Optune Lua: The Newest Advancement in Tumor Treating Fields Technology for Malignant Pleural Mesothelioma
In May, Optune Lua became the first FDA approved Tumor Treating Fields device designed for use with standard dual drug chemotherapy for patients diagnosed with inoperable malignant pleural mesothelioma. Previously named the NovoTTF-100L System, the portable device was created by Novocure, a global oncology company leading the way in new therapies for solid tumors. Optune Lua is the most recent advancement in TTFields technology for MPM patients in over 15 years.
TTFields are low-intensity, wave-like electric fields. They treat mesothelioma by slowing or stopping cancer cell division, sometimes destroying the cells altogether. Optune Lua delivers TTFields through adhesive transducer arrays. The placement of the arrays is customizable, based on patient body size and tumor location. As the mesothelioma cancer cell begins to divide, the low-intensity electric fields interfere with the division process.
Optune Lua was initially FDA-approved to treat glioblastoma multiforme, an aggressive brain cancer. The device was adapted slightly to meet the needs of mesothelioma patients. “By tuning the TTFields parameters, one could potentially target other cancers beyond glioblastoma,” said Uri Weinberg, the chief science officer for Novocure. “We were able to demonstrate that TTFields set to 150 kilohertz, as opposed to the glioblastoma device which is set at 200 kilohertz, have an anti-cell division effect on mesothelioma in preclinical trials.”
Patients who may be concerned about the residual effects of the TTFields on nearby tissues and cells can be reassured that the low-intensity electric fields only target the cancerous tumor cells. “The transducer arrays apply non-invasively to the skin surrounding the tumor cover,” he added. “The fields are tuned to stop the division process of cancer cells with a specific frequency that is not anticipated to disrupt the process of normal tissues surrounding all of the target cancerous cells.”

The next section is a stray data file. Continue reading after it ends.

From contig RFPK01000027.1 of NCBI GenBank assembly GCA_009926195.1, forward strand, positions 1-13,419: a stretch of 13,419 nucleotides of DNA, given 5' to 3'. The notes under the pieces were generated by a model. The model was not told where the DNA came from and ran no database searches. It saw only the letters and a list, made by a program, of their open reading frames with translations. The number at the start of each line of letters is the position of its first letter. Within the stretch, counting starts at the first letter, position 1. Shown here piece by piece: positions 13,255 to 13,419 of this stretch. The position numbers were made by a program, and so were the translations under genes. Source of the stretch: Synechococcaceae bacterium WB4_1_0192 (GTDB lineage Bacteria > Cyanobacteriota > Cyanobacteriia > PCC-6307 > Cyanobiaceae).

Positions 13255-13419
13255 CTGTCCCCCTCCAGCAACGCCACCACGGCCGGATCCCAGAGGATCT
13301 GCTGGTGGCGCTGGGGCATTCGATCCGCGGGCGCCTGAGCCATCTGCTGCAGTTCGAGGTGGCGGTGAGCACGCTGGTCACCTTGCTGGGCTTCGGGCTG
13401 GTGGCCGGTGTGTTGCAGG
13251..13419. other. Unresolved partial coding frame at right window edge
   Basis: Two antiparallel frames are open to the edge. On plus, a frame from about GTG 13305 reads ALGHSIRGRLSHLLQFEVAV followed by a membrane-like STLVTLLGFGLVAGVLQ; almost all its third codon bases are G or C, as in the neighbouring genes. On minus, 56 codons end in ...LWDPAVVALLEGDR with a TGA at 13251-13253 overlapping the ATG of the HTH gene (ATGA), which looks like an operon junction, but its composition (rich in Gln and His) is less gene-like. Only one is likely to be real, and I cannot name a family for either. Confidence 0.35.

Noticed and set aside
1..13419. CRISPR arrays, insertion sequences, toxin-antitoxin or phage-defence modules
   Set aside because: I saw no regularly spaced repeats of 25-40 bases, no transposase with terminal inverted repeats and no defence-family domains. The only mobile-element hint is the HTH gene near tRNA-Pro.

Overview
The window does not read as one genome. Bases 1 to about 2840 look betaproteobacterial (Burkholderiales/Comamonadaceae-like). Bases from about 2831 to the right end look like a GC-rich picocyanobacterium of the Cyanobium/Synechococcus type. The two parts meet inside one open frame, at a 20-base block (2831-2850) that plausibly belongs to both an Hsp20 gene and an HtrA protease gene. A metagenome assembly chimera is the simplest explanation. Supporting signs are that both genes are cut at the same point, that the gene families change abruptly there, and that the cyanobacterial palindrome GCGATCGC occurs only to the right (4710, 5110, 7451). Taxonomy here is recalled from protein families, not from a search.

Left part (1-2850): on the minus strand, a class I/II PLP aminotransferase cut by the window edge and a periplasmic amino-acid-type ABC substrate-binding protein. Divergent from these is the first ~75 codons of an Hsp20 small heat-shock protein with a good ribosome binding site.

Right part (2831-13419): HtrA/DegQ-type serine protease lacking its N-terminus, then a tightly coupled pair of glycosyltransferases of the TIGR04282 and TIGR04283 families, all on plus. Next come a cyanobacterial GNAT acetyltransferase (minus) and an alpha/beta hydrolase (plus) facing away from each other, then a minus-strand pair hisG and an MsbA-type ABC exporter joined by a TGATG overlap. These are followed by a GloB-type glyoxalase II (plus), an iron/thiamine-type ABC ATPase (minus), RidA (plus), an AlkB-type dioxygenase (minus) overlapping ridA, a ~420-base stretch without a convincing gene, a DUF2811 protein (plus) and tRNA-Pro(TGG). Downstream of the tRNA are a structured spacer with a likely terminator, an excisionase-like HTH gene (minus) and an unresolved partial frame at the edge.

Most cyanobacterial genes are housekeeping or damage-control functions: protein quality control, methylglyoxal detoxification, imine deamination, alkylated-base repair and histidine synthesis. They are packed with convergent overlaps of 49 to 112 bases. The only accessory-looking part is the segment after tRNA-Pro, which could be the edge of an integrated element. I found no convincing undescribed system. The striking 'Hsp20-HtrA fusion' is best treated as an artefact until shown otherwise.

The transducer arrays are seamlessly and strategically placed on the chest, back, or sides. They connect to the TTField generator, which is concealed in a small, easy to carry backpack. After receiving the device, patients are instructed on proper array placement by a trained medical professional. The transducer arrays can be easily removed and reapplied daily.
“Based on the preclinical and clinical data that we’ve collected throughout many years of research, we recommend the patient use the device continuously for a minimum of 18 hours per day,” he said. “…The device was designed so that they can perform standard daily activities while using the device and receiving treatment, such as shopping, meeting with family and friends, etc.”
Optune Lua may be an effective treatment option for patients with inoperable MPM combined with dual-drug chemotherapy. This advancement in TTFields technology represents a significant accomplishment in the battle against some aggressive and rare forms of cancer. Weinberg notes that more than 15,000 patients have been treated with this glioblastoma approved TTFields system.
“I’m very excited myself about the fact that we were able to launch out; we’re expanding the patient population with potential benefits from TTFields into the malignant pleural mesothelioma field,” he shared. “We are very excited to see what lies ahead so that we can expand the patient population, which can benefit from TTFields even more.”
For more information about Optune Lua, please visit https://www.optunelua.com/